Elder care health facility to open soon on Frank Wood site

A Morton Street property that formerly served as a retirement and convalescent home for retired workers in the printing industry will soon become a full service elder care health facility.

The facility, a familiar landmark at 1135 Morton Street at the foot of Codman Hill, was once the home of the Frank Wood Home, a 62-bed facility that operated for four decades until closing in the mid-1990s. The property was purchased in 2007 by the Dorchester-based Harbor Health Services Inc. at a cost of $4.25 million.

Upon completion of current state inspections, the 42,000- square foot facility will become the new home of Harbor Health’s Elder Service Plan (ESP) after an extensive renovation and expansion costing almost $10 million. The program, which has operated since 1996 in rented space in Lower Mills, is expected to open within the next month.

Harbor Health CEO Dan Driscoll said in an interview that the move, which had been planned for five years, will allow the program to increase the number of senior citizen patients it serves. “The main reason is to allow for the expansion of the Elder Services Plan.” Driscoll said. “We are currently in the former St. Gregory’s High School building. We have grown from a handful of patients to 330 today, and we’re beyond the size of that building.”

The plan allow elders to remain living at home by centralizing the needed health services in the neighborhood. The services are customized to the particular needs of the participant and are coordinated by a team of providers in the medical, rehabilitation, recreational, social services, pharmacy, and dietary areas.

“To get in the program you have to be frail and be over 55,” Driscoll explained. “If the state determines you are a frail elder, and that’s who this program is aimed at, then Medicaid and Medicare would give us a capitation payment each month, which we then put in the bank. From that we pay for all your medical expenses, either by buying it, for example at Carney Hospital, or providing it, which is the case of primary care.”

Driscoll said the program “is a combination of a very small HMO, because we are the insurer of these patients, as well as a service provider. We have a small health center within the service plan where doctors and nurses and therapists work with patients. Any other service that is provided by Medicaid or Medicare we either have to provide it with our own staff or purchase it,” he said. “Adult day health is what you physically see when you first walk in, but behind that there’s a whole insurance mechanism.”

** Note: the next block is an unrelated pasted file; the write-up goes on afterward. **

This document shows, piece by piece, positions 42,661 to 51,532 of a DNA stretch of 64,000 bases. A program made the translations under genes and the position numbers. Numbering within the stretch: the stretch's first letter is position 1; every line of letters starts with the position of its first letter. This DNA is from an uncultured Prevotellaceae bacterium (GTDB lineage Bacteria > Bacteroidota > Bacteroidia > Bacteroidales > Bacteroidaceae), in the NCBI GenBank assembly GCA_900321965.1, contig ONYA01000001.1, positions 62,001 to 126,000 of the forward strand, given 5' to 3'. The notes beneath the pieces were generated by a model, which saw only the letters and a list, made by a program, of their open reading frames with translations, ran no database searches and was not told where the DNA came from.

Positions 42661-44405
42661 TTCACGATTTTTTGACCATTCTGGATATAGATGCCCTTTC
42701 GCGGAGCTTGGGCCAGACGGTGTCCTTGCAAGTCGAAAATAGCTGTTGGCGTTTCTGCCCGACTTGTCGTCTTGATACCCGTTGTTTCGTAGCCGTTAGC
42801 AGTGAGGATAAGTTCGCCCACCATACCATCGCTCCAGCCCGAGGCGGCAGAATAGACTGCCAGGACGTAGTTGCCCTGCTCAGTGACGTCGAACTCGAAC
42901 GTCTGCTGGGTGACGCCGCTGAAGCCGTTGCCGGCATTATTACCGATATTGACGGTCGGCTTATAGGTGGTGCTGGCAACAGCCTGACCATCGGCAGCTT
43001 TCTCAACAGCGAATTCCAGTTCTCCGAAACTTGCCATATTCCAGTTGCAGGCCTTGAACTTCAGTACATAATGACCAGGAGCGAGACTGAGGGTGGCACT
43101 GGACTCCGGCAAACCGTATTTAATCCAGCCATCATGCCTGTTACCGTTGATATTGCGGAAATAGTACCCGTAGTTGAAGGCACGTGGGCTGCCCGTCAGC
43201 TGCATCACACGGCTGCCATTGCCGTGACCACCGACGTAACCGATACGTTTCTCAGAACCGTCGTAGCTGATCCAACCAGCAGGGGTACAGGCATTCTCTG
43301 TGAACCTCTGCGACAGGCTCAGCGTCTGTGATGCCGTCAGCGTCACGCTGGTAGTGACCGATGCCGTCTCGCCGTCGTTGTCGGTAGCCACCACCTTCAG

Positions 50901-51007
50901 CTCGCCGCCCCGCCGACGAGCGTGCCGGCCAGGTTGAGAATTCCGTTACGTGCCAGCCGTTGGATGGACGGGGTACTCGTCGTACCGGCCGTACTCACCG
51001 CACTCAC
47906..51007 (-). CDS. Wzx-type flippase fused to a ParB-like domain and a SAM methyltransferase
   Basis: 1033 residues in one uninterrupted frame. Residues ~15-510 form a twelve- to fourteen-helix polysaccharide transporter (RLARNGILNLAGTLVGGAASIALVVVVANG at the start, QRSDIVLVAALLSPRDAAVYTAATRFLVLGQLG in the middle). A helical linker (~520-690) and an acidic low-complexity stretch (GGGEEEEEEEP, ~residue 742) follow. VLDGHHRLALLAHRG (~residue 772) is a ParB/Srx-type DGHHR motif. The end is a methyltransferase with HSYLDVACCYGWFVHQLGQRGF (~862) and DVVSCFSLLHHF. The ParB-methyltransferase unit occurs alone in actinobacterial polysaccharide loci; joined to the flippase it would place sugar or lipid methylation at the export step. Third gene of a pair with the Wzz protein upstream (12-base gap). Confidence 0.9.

A brochure about the program states that ESP offers enrolled patients a full array of services, including primary medical care, home health services, adult day health, rehabilitation programs, transportation, medications, hospitalizations, meal programs, durable medical equipment, and family caregiver support.

It explains it is modeled after a concept called PACE (Program All-inclusive Care for the Elderly,) developed in 1973 in San Francisco to address the concerns that elders wanted to stay in their homes and communities; that many elders were not getting the services to make them successful at home; and that they frequently fell through the cracks, due to the fragmentation of the health care system. PACE's goal is to maximize the health and functioning levels of participants, enabling them to continue living in the comfort of their own homes and in the community.

“There are only about 55 of these programs in the country.” Driscoll said. “They have been around for a while but they’re a small part of the picture. The work is so intensive that it’s contrary to the idea of the program to have five, ten or fifteen thousand people – you couldn’t give them the individualized care. A doctor in private care might have 1,200 or 1,500 active patients. A doctor at the elder service plan only has 125 – that’s a full time doctor with two nurse practitioners, a home health nurse, and all the other staff.”

He said currently there are about 300 patients in the program, and there is a waiting list of 60. “That was part of the impetus to get larger space; we feel we can go up to 500 or 600 patients,” he said.
This month, Harbor Health relocated its administrative offices into the building, consolidating such services as billing, IT, HR and executive offices from three rented locations around Dorchester.

Soon, Driscoll said, some 60 employees of the ESP staff, including director Carol Crawford, will welcome the patients in the new space. “As the agency grows we will have to add people in accounting and human resources and patient billing; there will be job opportunities here,” he said. “This is an area that needed to develop more jobs, and one of the lenders earned a tax credit for job creation. As they grow there will be employment opportunities for new positions, from health aides to physicians.”

In addition to the Elder Service Plan, the non profit Harbor Heath agency owns and operates two Dorchester health centers, Neponset and Geiger Gibson; an infant toddler program at Columbia Point; and a WIC program across Dorchester. It also owns two Cape Cod facilities, Mid-Upper Cape Community Health Center and the Ellen Jones Dental Center.

More information about the Elder Service Plan is available online at elderserviceplan.org.